Malavolta, E. Avaliação do estado nutricional das plantas: Princípios e aplicações. 2.ed. Piracicaba: Potafos, 1997. 319p. [ Links ]

Melo, W. B.; Oliveira, F. S.; Santos, J. G. R.; Arnaud, E. R.; Maracaja, P. B. Crescimento de plantas de milho e feijão adubadas com biofertilizantes líquidos em sistema de consorciação. Revista Verde de Agroecologia e Desenvolvimento Sustentável, v.8, p.104-108, 2013. [ Links ]

Menezes Júnior, J. C.; Cavalcante, L. F.; Mesquita, E. F.; Campos, V. B.; Oliveira, A. D. Teores de micronutrientes nas folhas do mamoeiro e no solo tratado com biofertilizante bovino. Revista Verde de Agroecologia e Desenvolvimento Sustentável, v.3, p.56-63, 2008. [ Links ]

Menezes Júnior, J. C.; Mesquita, E. F.; Cavalcante, L. F. Teores foliares de macronutrientes em mamoeiro cultivado em solo adubado com biofertilizante. Revista Magistra, v.26, p.169-177, 2014. [ Links ]

Oliveira, J. R.; Gomes, R. L. F.; Araújo, A. S. F.; Marini, F. S.; Lopes, J. B.; Araújo, R. M. Estado nutricional e produção da pimenteira com uso de biofertilizantes líquidos. Revista Brasileira de Engenharia Agrícola e Ambiental, v.18, p.1241-1246, 2014. http://dx.doi.org/10.1590/1807-1929/agriambi.v18n12p1241-1246Links ]

Patil, N. M. Biofertilizer effect on growth, protein and carbohydrate content in stevia rebaudiana var bertoni. Recent Research in Science and Technology, v.2, p.42-44, 2010. [ Links ]

Rodrigues, A. C.; Cavalcante, L. F.; Oliveira, A. P.; Sousa, J. T.; Mesquita, F. O. Produção e nutrição mineral do maracujazeiro-amarelo em solo com biofertilizante supermagro e potássio. Revista Brasileira de Engenharia Agrícola e Ambiental, v.13, p.117-124, 2009. http://dx.doi.org/10.1590/S1415-43662009000200002Links ]

Santoro, B. L.; Sato, L. M.; Brunhara, J. P. B.; Peres, J. G; Souza, C. F. Monitoramento da distribuição de uma solução no solo via fertirrigação por gotejamento. Revista Irriga, v.18, p.572-586, 2013. http://dx.doi.org/10.15809/irriga.2013v18n3p572Links ]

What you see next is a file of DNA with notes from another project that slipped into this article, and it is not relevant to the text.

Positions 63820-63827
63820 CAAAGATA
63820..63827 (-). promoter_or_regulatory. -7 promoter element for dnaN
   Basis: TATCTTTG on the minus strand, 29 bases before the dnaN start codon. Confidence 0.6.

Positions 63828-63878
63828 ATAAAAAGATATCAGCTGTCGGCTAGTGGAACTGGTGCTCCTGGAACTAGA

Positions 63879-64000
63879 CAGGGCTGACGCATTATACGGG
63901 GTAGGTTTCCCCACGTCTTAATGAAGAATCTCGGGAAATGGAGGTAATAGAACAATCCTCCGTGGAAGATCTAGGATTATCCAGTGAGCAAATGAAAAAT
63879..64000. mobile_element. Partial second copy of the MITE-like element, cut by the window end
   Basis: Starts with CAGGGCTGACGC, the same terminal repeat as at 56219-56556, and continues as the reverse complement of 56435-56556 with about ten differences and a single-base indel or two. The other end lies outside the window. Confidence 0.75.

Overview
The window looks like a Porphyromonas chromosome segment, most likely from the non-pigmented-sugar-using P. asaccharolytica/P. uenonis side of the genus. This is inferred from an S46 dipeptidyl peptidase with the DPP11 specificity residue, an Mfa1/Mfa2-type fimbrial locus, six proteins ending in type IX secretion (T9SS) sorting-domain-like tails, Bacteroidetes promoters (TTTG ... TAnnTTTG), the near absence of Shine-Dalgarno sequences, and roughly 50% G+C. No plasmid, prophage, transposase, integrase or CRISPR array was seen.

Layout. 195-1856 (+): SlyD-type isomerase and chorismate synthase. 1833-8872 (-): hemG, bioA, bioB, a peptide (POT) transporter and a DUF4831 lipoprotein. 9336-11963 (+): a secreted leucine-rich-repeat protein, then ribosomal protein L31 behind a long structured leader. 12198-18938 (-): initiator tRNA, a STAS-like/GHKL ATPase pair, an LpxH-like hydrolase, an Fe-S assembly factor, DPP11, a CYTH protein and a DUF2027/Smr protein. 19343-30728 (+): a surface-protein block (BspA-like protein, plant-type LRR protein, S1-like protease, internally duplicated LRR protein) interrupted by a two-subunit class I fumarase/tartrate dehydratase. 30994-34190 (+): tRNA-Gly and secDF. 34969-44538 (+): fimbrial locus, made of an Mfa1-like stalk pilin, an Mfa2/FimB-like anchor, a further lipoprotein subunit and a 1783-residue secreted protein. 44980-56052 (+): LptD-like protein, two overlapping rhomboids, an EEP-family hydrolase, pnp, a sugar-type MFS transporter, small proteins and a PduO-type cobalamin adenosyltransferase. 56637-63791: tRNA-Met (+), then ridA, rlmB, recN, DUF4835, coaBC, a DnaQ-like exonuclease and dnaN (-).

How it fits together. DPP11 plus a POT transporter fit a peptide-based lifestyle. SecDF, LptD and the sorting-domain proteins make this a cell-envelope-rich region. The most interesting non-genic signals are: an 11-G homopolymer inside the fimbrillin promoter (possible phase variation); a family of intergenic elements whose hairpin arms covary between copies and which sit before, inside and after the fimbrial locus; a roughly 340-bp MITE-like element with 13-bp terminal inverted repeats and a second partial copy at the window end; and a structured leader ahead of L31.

Sarmento, A. L. R.; Pereira, F. H. F.; Silva, M. C.; Medeiros, J. E.; Freire, E. C. B. S. Fontes e tempo de incorporação de estercos no cultivo da beterraba. Revista Verde de Agroecologia e Desenvolvimento Sustentável, v.6, p.50-58, 2011. [ Links ]

Sediyama, M. A. N.; Santos, M. R.; Vidigal, S. M.; Pinto, C. L. de O.; Jacob, L. L. Nutrição e produtividade de plantas de pimentão colorido, adubadas com biofertilizante de suíno. Revista Brasileira de Engenharia Agrícola e Ambiental, v.18, p.588-594, 2014. http://dx.doi.org/10.1590/S1415-43662014000600004Links ]

Silva, F. de A. S. e; Azevedo, C. A. V. de. Versão do programa computacional Assistat para o sistema operacional Windows. Revista Brasileira de Produtos Agroindustriais, v.4, p71-78, 2002. http://dx.doi.org/10.15871/1517-8595/rbpa.v4n1p71-78Links ]

Silva, F. L. B.; Lacerda, C. F. de; Sousa, G. G.; Neves, A. L. R.; Silva, G. L.; Sousa, C. H. C. Interação entre salinidade e biofertilizante bovino na cultura do feijão-de-corda. Revista Brasileira de Engenharia Agrícola e Ambiental, v.15, p.383-389, 2011. http://dx.doi.org/10.1590/S1415-43662011000400009Links ]

Taiz, L.; Zeiger, E. Fisiologia vegetal. 4.ed. Porto Alegre: Artmed, 2009. 819p. [ Links ]

Trani, P. E.; Raij, B. van. Hortaliças. In: Instituto Agronômico de Campinas. Recomendações de adubação e calagem para o estado de São Paulo. Campinas, 1996. p. 155-203. IAC. Boletim Técnico, 100 [ Links ]

Received: May 23, 2015; Accepted: April 04, 2016

robevania_b@hotmail.com (Corresponding author)

Creative Commons License This is an Open Access article distributed under the terms of the Creative Commons Attribution License, which permits unrestricted use, distribution, and reproduction in any medium, provided the original work is properly cited.